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Emmy nominations featured some hits, and plenty of misses

Ethan Hawke (left) as John Brown and Joshua Caleb Johnson in Showtime's "The Good Lord Bird," which was left out of all the major Emmy categories.
Ethan Hawke (left) as John Brown and Joshua Caleb Johnson in Showtime's "The Good Lord Bird," which was left out of all the major Emmy categories.William Gray/Showtime

We knew the Emmy nominations might look different this year. So many familiar shows were not eligible because of pandemic-based production delays, from the past-their-prime shows that automatically get nods like “Stranger Things” and “Killing Eve” to the deserving likes of last year’s winner, “Succession.”

And they do look different, in a few positive ways. There was plenty of room for new faces in comedy, particularly without last year’s comedy sweeper, “Schitt’s Creek,” in the mix. I am delighted to see Aidy Bryant on the list for leading the third and final season of her excellent body-image comedy, “Shrill,” which she carries with easy grace, as well as for her supporting work on “Saturday Night Live.” Likewise, I’m pleased to see O-T Fagbenle win a supporting nomination for “The Handmaid’s Tale,” as the season’s story line presented him with lots of powerfully complicated material.

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Strong newcomers “Hacks” and “Ted Lasso” were also able to get lots of acknowledgment, as comedies and for their actors. You go Jean Smart, who got nods for both “Hacks” and “Mare of Easttown.” It’s particularly heartening to see so many supporting players from “Ted Lasso” on the list, not least of all Jeremy Swift, the kind of comic actor who is often overlooked. I still smile when I think of his work as Spratt in “Downton Abbey.”

Also, the voters finally found “PEN15.” They were savvy enough to recognize, in the increasingly important limited-series categories, “I May Destroy You,” its creator and star Michaela Coel, and “The Underground Railroad.” And they recognized the brilliance of the genre-twisted (and, alas, canceled) “Lovecraft Country” and its stars Jurnee Smollett and Jonathan Majors. All those nominations should have been expected, but you never know when it comes to Emmy love. It can be a wild, untamed, and damn stupid thing.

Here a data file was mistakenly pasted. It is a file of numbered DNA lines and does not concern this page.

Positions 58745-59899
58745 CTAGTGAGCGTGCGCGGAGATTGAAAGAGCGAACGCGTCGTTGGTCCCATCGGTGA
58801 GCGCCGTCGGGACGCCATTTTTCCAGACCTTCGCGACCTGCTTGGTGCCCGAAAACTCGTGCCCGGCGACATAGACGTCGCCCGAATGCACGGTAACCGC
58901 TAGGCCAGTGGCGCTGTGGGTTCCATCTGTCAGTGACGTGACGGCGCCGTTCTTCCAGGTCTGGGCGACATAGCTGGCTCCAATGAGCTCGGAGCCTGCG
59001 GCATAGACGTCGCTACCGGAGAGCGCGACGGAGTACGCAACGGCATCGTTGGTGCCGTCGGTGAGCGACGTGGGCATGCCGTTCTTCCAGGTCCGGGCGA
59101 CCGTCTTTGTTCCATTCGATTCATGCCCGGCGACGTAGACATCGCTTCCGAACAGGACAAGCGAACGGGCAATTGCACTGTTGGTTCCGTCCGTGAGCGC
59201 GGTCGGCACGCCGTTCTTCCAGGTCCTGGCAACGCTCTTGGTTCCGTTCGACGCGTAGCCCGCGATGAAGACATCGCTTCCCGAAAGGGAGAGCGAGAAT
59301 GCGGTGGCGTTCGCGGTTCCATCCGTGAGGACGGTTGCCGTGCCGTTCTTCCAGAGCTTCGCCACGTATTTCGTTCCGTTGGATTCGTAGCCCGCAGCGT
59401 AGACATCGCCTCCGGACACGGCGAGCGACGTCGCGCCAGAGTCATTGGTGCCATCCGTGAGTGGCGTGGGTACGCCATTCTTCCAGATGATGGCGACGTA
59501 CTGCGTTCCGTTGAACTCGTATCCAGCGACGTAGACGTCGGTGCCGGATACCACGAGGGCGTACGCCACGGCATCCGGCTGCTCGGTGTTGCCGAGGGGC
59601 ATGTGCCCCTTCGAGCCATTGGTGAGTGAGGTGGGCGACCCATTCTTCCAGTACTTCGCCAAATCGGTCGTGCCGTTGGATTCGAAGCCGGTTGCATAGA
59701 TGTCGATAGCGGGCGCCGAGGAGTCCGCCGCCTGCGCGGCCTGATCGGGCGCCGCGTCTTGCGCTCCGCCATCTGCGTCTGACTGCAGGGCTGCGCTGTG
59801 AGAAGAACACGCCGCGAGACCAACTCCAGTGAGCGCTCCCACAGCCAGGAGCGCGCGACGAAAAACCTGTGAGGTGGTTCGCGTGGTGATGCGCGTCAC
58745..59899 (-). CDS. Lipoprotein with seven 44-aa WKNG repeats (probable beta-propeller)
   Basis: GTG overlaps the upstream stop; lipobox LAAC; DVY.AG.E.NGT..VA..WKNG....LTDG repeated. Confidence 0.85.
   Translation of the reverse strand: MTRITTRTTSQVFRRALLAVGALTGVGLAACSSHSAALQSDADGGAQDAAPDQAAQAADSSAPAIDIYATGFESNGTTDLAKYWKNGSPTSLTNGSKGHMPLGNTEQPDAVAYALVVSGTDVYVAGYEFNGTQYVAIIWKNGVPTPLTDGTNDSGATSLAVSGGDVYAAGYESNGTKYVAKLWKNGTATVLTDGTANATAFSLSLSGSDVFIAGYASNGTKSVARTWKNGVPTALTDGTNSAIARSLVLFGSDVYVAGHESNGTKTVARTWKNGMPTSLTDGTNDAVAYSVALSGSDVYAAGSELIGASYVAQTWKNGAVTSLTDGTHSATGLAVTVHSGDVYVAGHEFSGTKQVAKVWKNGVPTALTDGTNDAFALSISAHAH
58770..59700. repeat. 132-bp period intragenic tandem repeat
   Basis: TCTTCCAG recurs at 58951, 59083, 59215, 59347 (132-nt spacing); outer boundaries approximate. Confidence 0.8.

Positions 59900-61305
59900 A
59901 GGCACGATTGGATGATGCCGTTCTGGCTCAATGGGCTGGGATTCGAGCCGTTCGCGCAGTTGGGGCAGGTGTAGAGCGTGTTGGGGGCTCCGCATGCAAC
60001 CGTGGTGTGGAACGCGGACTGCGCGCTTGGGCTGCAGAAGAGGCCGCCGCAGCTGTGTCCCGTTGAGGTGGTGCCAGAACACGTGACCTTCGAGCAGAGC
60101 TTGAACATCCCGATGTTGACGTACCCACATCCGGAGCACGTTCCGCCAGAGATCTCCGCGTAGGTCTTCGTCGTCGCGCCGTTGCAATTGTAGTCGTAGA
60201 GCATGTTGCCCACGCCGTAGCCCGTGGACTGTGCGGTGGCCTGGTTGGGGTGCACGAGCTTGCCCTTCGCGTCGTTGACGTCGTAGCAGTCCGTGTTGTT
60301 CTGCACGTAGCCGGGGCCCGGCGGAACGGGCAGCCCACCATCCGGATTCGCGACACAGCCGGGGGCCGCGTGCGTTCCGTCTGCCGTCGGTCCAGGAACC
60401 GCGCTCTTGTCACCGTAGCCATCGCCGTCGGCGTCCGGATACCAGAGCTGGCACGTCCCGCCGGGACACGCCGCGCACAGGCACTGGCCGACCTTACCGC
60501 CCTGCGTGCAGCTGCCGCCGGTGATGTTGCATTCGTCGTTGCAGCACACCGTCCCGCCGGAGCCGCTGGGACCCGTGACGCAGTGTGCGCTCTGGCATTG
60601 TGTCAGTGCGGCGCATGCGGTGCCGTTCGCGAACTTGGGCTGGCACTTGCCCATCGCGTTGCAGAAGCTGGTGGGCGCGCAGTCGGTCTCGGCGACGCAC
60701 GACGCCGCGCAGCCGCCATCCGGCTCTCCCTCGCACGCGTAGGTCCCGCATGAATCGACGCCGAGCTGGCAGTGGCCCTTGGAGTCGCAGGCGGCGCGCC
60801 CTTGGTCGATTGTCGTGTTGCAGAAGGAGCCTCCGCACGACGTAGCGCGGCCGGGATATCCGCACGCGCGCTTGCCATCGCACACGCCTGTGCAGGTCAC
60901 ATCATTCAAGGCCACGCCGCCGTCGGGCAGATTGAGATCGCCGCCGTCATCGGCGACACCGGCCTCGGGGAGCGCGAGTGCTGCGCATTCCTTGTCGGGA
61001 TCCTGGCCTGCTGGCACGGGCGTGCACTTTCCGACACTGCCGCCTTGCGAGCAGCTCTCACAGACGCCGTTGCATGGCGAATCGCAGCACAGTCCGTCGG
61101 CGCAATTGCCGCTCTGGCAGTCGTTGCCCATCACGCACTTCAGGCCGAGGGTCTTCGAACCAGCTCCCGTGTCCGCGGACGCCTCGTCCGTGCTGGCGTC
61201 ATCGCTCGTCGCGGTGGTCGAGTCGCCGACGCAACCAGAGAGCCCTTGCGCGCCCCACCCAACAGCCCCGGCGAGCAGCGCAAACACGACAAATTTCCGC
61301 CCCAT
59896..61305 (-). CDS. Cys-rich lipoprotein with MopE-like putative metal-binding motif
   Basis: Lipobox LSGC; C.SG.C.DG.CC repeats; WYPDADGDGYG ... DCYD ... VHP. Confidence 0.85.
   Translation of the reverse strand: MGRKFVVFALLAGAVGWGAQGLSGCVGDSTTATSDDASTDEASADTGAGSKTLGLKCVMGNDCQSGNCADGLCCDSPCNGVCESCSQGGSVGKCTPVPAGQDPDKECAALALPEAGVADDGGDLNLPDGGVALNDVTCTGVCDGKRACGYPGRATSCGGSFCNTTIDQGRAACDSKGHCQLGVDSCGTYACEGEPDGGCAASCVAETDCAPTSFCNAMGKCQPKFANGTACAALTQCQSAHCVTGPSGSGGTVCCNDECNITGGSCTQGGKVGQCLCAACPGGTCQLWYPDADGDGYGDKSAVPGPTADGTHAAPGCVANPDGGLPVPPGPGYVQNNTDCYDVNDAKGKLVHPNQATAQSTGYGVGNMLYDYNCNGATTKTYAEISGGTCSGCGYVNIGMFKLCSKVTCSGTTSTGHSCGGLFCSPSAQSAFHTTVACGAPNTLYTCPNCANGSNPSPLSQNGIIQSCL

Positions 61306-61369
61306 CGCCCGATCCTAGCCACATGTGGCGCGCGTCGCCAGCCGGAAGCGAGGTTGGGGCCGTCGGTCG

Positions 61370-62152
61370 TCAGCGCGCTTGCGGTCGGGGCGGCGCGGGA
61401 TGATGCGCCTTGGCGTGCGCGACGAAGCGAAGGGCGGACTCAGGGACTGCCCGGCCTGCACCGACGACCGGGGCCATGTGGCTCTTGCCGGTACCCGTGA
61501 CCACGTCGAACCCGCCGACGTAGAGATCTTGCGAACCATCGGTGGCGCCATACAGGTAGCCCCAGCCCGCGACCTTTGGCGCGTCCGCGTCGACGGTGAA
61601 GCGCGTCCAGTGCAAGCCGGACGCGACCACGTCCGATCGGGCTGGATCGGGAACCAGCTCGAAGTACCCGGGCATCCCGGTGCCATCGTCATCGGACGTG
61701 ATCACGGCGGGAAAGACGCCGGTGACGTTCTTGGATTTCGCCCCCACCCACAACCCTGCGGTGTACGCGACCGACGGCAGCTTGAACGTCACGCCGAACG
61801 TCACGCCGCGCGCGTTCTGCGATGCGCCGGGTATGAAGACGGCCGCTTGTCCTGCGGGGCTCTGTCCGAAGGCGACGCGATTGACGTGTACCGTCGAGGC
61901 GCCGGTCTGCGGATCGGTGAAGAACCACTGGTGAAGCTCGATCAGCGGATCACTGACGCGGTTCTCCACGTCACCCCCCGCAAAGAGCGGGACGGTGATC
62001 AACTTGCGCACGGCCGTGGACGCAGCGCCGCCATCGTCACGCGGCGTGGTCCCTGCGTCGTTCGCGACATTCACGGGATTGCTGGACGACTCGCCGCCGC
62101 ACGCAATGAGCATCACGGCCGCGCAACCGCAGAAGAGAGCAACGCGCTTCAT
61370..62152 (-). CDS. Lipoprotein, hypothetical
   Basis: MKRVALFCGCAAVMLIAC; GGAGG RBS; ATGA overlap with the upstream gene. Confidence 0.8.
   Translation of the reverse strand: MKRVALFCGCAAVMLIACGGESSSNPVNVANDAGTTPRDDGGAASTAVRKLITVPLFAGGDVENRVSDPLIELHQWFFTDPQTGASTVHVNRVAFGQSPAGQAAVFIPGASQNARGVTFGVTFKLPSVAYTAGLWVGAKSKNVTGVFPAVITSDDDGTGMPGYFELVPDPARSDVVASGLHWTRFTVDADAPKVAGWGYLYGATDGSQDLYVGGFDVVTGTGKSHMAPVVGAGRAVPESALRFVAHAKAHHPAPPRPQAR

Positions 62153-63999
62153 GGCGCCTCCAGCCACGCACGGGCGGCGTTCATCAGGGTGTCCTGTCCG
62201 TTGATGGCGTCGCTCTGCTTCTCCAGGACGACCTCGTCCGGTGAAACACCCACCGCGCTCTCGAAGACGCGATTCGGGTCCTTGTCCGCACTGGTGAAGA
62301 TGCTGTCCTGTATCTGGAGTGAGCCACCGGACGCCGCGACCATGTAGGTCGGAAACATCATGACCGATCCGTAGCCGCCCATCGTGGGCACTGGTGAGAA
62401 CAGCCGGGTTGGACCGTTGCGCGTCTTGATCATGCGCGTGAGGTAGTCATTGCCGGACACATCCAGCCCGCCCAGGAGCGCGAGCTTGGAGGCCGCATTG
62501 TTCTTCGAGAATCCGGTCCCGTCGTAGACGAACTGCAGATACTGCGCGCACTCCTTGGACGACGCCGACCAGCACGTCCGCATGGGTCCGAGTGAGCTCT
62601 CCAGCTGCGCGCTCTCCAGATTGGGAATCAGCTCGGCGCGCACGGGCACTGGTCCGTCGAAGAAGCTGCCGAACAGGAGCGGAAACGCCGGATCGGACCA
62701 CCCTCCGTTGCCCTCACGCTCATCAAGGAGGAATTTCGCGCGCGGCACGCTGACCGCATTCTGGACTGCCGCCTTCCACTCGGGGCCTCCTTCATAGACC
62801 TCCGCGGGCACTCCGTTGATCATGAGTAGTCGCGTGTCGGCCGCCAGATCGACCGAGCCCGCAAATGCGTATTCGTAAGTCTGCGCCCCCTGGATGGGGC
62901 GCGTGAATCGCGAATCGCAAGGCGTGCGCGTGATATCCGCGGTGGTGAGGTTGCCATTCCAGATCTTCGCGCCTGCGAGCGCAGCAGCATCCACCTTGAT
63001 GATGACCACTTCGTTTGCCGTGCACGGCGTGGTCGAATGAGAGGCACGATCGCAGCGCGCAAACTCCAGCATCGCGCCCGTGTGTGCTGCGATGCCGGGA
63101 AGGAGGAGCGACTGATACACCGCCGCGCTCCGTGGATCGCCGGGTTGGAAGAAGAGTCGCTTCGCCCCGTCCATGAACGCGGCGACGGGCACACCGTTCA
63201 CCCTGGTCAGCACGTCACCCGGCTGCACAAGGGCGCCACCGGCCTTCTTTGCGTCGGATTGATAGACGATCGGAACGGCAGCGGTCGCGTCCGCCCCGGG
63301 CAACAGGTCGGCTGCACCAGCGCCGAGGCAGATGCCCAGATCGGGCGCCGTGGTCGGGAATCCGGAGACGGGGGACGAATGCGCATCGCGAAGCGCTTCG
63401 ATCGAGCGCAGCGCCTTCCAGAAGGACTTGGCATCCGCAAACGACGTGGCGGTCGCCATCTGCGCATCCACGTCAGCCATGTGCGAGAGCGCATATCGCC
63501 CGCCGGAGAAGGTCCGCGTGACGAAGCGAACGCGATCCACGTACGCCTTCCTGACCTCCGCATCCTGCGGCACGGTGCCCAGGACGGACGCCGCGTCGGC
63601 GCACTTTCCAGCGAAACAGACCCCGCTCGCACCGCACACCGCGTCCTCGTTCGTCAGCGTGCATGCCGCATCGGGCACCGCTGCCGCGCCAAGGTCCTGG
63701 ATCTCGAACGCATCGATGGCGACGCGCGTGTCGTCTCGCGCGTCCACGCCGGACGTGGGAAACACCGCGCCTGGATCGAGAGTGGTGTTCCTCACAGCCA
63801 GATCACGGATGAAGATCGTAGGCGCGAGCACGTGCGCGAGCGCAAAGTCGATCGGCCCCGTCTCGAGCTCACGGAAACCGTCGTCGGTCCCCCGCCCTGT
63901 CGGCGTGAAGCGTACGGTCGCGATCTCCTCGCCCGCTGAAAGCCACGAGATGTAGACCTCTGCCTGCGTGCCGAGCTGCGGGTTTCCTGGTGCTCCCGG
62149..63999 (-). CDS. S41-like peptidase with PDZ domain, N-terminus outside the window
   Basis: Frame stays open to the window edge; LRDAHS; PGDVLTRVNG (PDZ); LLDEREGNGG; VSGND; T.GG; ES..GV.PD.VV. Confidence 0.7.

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Mj Rodriguez as Blanca in a scene from "Pose."
Mj Rodriguez as Blanca in a scene from "Pose." Eric Liebowitz/FX via AP

Oh, and here’s a short, extremely felt paragraph for Mj Rodriguez, who got a best actress nomination for the third and final season of “Pose” (which was also named in the best drama category). She has been the backbone of “Pose” all along, and it was strange, to put it mildly, that while the series won nods for Billy Porter and best drama, she was never acknowledged. Now, she is the first trans actress in history to be nominated in a leading acting category.

But yeah, there are plenty of snubs and odd choices. Of course there are! That’s part of the pleasure of these races — complaining. Here, then, is a selection of my disappointments.